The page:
London Daily News (06/Feb/1852) - Floods in the North

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The following is a transcription of a historic newspaper article and may contain occasional errors. If the article was published prior to 1 June 1957, then the text is likely in the Public Domain.



Leeds, Feb. 5.

A terrible calamity has just occurred at Holmfirth, a large manufacturing village, a few miles from Huddersfield. Several of the factories in the place are supplied with water from reservoirs in the elevated parts of the locality. The rain during the past few days had fallen heavily, and caused such an extraordinary pressure of water, that the Bibbery reservoir gave way, and at two o’clock this morning burst its banks, and caused most appalling devastation and loss of life. The immense body of water rushed with fearful force and impetuosity upon the village, and swept away in its restless course whole rows of houses, hurrying the sleeping inmates into eternity. At the moment your correspondent writes it is impossible to give an adequate detail of the catastrophe. Not only houses, but warehouses and mills were swept away by the mighty rush of waters and the streets were blocked up with the wrecks of buildings, wool, casks of oil, the bodies of the dead, &c. By four o’clock in the morning, the water had so far subsided, that preparations were commenced for recovering the dead, and at 7 o’clock, a.m., 60 lifeless bodies had been taken up. In one row of houses swept down there were 54 persons.


A correspondent, writing from Manchester, yesterday thus adverts to this most distressing occurrence, and to various other casualties caused by floods in the north.

In consequence of the continuous heavy rains, which fell partially on Tuesday, but more particularly on Wednesday, from a very early hour in the morning up to 8 or 9 o’clock in the evening, the rivers which flow through Lincolnshire, Yorkshire, and Derbyshire, were swollen till the water burst the banks, and in many places covered the surrounding country, converting all the low grounds into immense lakes.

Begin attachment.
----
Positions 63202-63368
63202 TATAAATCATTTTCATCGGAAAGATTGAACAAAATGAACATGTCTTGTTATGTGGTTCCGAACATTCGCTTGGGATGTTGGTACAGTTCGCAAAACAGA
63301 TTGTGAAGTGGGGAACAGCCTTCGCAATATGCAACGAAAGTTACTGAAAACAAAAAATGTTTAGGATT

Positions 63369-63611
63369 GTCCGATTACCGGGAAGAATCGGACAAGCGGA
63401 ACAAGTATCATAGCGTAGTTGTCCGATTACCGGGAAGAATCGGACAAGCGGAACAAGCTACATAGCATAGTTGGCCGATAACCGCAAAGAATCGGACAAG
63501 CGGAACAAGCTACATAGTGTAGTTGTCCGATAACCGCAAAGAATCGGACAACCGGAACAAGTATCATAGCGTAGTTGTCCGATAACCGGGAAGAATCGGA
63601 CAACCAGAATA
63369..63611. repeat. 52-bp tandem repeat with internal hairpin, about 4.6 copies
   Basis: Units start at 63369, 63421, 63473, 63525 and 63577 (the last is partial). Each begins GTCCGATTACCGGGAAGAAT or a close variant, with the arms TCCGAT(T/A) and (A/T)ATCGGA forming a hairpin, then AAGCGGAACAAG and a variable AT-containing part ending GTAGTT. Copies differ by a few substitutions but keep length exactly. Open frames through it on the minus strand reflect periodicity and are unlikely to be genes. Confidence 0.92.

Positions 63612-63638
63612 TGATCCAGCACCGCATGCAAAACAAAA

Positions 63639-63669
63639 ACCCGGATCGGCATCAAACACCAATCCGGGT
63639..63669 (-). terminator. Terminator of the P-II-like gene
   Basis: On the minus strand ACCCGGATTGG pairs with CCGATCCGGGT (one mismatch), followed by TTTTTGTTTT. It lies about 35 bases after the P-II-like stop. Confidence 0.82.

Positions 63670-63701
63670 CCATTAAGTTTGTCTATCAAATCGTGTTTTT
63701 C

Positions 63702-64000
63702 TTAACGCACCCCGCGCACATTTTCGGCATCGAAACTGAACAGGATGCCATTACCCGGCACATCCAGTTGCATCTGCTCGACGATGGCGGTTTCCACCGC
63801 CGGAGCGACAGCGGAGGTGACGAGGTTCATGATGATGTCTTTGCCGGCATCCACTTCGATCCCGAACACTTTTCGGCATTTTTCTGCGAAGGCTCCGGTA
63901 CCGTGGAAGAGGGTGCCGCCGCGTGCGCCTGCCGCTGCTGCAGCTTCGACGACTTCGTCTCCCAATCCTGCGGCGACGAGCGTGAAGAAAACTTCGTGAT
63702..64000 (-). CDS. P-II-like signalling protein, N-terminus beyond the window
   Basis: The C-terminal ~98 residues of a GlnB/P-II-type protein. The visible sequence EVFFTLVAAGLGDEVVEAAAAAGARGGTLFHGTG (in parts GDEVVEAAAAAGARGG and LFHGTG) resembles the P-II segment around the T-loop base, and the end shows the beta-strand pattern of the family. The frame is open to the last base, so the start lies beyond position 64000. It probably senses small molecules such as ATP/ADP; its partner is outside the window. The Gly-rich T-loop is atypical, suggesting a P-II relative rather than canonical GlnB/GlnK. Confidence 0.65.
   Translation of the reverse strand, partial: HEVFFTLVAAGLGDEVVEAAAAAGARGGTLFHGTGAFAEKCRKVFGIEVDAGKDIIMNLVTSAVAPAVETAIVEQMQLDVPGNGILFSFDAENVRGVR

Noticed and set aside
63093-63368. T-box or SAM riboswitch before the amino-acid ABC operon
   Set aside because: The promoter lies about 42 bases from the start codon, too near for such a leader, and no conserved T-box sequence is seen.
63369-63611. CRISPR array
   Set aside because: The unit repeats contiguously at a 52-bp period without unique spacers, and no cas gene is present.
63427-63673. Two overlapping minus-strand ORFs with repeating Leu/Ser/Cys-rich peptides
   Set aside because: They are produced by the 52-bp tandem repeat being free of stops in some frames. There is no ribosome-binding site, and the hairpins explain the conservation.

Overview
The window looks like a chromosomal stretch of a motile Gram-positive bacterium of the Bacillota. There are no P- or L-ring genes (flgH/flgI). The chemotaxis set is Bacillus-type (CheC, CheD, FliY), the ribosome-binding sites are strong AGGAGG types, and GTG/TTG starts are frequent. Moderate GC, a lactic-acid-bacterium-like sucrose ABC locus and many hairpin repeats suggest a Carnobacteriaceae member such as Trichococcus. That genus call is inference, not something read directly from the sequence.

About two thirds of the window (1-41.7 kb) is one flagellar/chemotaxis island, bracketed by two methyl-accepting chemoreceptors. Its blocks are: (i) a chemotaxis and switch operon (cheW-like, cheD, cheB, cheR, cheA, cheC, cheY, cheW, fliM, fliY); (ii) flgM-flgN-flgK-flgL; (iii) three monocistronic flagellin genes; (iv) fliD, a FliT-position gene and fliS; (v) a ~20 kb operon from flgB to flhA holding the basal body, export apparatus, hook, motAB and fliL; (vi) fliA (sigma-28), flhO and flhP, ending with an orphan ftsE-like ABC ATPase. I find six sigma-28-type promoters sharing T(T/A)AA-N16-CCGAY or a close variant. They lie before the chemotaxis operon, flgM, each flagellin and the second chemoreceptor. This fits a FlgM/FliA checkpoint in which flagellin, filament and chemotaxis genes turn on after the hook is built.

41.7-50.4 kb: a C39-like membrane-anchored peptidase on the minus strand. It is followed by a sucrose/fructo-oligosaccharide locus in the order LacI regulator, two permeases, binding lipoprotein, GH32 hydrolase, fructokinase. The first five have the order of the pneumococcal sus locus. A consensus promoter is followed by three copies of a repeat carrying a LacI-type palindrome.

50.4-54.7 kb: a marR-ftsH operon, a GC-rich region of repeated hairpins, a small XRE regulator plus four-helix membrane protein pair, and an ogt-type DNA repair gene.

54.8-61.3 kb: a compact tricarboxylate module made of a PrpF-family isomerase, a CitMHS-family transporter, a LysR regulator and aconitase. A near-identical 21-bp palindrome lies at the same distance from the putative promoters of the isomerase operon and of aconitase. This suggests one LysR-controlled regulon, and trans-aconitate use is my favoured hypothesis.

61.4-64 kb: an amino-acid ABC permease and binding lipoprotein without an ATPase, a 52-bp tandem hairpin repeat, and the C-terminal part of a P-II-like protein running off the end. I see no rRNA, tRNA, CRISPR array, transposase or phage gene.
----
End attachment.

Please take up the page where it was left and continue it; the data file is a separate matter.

At Holmfirth, near Huddersfield, we regret to learn that great loss of life, the whole extent of which is not yet ascertained, and serious destruction of property, have taken place. During the night of Wednesday the Bilberry Dam reservoir, at Holmfirth, overflowed its embankments, and deluged the lower grounds for miles down the Holme valley. The flood swept away the Digley Mills, the residence of Mrs. Hirst, the owner ; and that of her son-in-law, Mr. H. Bardsell, manufacturer, together with all the outbuildings, and it had not been ascertained at ten o’clock yesterday morning whether the three persons named had perished in the flood, or had been fortunate enough to escape in time. At five o’clock yesterday morning one of our informants, on leaving Holmfirth, saw the furniture of the two houses floating about in the flood. By a later account we learn that at 10 o’clock it had not been ascertained how many lives had fallen a sacrifice to this fearful inundation, but at that time a number of men were engaged in dragging such of the bodies as came within reach out of the raging waters. Up to that hour 8 bodies had been taken out at Lockwood, and 2 at Bury Brow, and it was feared that these were only a small proportion of the aggregate number of sufferers. Amongst other damage the flood in its devastating course swept away part of the village of Hinchcliffe Mills; and carried away two rows of new buildings at Holmfirth, as well as the bridge over the Holme, which formed the only communication between the parts of the village lying on opposite bunks of the river.



Huddersfield, Thursday, 10 p.m.

The excitement and grief occasioned by the terrible calamity at Holmfirth is beyond description. A body of water 90 feet deep and 100 yards wide was liberated from a narrow mountain gorge (by the bursting of an embankment belonging to the River Hulme Reservoir Commission) almost at a sweep, and precipitated down the valley. An immense mill, built of stone, with its steam engine, spinning and weaving frames, and huge boilers and other heavy iron machinery, was totally swept sway. A row of houses was carried away, and their inhabitants drowned. Bodies have been taken from the river 15 miles distant. A hundred persons are missing, and to this time I have lists of more than sixty corpses lying at the inns. Some say nearly 90 have been picked up. Total loss some hundreds of thousands sterling.